Figure 3 is photograph of the existing structure from 58 Todman Avenue.



Figure 3: The subject site viewed from the rear adjoining property of 58 Todman Avenue. Note the existing garage structure on the left.

The proposal fails to satisfy the preferred solutions and performance requirements relating to setbacks and as such the proposal is recommended for refusal.

Visual & Acoustic Privacy

 

Preferred Solution

Assessment

S1

Habitable room windows within 9m of another dwelling’s windows are offset by 45 degrees or have fixed obscure glazing below 1.5m above floor level.

The proposal does not have any habitable room windows that overlook those of adjoining dwellings within 9 metres. Complies.

S1

Direct view into open space of an adjoining dwelling is obscured or screened within 9m and is beyond a 45 degree angle.

The first floor rear deck will overlook the rear yard areas of the adjoining properties. Does not comply – see assessment below.

S1

Windows have sill heights of 1.5m or more or fixed obscure glazing below that height.

The proposal includes windows to the western elevation with sill heights of 1.8m. Complies.

S3

Buildings comply with AS 371 and AS 2107.

Conditioned to comply with the BCA.

 

The Objective of the DCP is to ensure that new buildings and additions meet the occupant and neighbours requirements for visual and acoustic privacy.

The Performance Requirements include that overlooking of internal private living areas is minimised through appropriate building layout, location and design of windows and balconies; and separation, screening devices and landscaping be used to assist in minimising privacy impacts.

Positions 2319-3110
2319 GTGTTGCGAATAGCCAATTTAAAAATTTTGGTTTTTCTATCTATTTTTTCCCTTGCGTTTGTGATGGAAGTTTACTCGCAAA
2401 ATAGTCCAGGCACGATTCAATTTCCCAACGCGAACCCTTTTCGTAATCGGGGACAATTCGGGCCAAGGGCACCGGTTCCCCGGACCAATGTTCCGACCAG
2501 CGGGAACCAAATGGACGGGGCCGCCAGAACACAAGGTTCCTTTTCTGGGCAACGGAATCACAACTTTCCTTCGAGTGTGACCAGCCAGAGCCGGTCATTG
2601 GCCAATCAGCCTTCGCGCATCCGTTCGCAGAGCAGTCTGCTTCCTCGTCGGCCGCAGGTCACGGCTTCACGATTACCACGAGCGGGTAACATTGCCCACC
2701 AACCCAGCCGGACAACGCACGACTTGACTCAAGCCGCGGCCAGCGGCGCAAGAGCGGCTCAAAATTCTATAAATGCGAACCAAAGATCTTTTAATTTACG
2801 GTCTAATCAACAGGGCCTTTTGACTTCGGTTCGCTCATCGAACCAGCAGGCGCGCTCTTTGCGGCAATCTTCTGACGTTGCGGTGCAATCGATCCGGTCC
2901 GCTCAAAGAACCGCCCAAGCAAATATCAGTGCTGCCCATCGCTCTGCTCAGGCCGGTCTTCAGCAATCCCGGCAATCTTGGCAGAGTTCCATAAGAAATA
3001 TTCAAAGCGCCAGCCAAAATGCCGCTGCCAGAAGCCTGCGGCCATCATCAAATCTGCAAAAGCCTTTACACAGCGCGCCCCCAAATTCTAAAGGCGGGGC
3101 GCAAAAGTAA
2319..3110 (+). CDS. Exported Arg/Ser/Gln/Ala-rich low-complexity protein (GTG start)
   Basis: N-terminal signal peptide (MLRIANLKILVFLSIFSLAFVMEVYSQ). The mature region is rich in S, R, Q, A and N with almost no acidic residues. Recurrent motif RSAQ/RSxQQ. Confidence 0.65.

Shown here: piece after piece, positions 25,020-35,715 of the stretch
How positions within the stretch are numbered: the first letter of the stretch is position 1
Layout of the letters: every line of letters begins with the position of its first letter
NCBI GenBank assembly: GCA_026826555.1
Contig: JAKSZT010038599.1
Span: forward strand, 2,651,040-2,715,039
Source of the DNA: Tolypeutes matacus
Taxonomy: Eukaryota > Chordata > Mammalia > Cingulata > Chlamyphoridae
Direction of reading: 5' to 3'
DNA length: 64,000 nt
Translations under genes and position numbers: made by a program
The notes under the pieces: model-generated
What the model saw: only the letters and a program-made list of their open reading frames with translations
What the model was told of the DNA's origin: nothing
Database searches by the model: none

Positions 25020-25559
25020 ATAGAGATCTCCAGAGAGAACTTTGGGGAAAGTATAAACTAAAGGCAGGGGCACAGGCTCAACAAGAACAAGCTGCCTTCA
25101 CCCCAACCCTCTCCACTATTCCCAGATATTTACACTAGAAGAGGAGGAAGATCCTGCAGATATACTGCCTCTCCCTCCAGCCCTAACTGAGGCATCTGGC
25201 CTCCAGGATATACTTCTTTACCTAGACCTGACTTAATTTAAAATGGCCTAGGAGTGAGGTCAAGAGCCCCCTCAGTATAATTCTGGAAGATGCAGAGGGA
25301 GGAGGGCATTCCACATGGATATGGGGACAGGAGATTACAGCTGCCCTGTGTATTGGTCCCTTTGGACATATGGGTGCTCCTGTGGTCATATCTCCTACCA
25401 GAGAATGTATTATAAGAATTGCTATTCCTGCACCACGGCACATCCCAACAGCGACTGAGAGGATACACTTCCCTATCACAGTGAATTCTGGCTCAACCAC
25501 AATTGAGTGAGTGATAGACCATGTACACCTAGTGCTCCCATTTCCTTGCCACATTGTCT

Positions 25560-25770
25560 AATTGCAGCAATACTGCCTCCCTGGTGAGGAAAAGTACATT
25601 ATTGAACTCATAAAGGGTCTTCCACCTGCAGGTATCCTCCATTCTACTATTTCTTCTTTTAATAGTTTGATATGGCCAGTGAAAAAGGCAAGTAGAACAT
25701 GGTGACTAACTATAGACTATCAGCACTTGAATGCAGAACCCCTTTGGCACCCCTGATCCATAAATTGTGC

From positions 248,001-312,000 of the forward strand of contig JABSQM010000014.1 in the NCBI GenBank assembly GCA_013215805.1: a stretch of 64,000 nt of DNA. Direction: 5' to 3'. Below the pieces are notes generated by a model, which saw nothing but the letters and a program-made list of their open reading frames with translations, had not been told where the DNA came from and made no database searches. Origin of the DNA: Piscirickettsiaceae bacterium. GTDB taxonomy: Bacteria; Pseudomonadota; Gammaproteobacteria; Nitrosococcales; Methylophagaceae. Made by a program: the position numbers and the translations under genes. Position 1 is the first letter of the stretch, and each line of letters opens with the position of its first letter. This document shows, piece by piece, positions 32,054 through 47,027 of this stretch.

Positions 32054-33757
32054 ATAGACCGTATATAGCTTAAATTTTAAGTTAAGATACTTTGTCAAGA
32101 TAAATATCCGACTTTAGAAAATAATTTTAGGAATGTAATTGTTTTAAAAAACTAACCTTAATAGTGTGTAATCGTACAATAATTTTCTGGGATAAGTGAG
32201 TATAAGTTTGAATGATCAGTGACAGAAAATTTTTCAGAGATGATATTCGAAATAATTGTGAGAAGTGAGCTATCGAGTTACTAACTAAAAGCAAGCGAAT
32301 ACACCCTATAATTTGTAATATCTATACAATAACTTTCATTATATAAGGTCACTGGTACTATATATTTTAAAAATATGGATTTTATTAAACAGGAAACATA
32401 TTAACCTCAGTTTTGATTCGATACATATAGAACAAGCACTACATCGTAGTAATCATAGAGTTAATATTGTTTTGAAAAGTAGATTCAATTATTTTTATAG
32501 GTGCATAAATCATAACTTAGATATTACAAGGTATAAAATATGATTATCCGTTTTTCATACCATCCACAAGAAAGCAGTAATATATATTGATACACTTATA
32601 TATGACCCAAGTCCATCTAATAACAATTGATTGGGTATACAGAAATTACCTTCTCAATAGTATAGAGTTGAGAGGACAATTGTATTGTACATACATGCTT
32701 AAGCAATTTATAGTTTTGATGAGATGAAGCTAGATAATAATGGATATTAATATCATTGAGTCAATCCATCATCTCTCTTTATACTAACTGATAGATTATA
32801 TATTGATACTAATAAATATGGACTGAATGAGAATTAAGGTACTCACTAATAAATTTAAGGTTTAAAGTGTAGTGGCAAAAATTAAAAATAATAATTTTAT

The proposed rear first floor balcony will provide direct overlooking opportunity into the rear private open spaces of the rear private open spaces of adjoining properties. This impact to the visual privacy is not consistent with the performance requirements of the DCP and will have a significant impact to the privacy of the adjoining properties.

A site inspection conducted on 28 November 2006 to the adjoining rear property at 58 Todman Avenue, Kensington revealed the potential impact of the rear first floor deck would result in some impact to visual privacy. If approved, a suitable condition should be included in the development consent requiring an increase in the height of the south facing balustrade to 1.5m to ensure casual overlooking is decreased. An additional condition should also be included in the consent that will reduce the width of the balcony to 1m which will result in the balcony becoming a more ancillary structure for the first floor bedroom.

Garages & Driveways

 

Preferred Solution

Assessment

S1

Council’s Parking DCP requires 1 space, for dwellings with 2 bedrooms or less, or 2 spaces, for dwellings with 3 bedrooms or more.

The proposed dwelling has parking for 1 car. Does not comply – see assessment below.

S1

Car parking spaces have a minimum dimension of 5.5m x 2.5m.

The dimensions of the parking spaces are 5.6m x 2.5m. Complies.

S1

Driveways have minimum width of 3m and are set back at least 1m from the side boundary.

The proposed driveway is 3 metres wide and is set back at least 0.6 metres from the side boundary. Does not comply – see assessment below

S1

Driveways have a maximum width of 3m at the property boundary.

The proposed driveway is 3 metres at the front boundary. Complies.

S1

Driveway gradients should not exceed a maximum of 1 in 8 for the first 5m from street alignment and 1 in 6 thereafter.

The proposed driveway gradient is less than 1 in 8. Complies.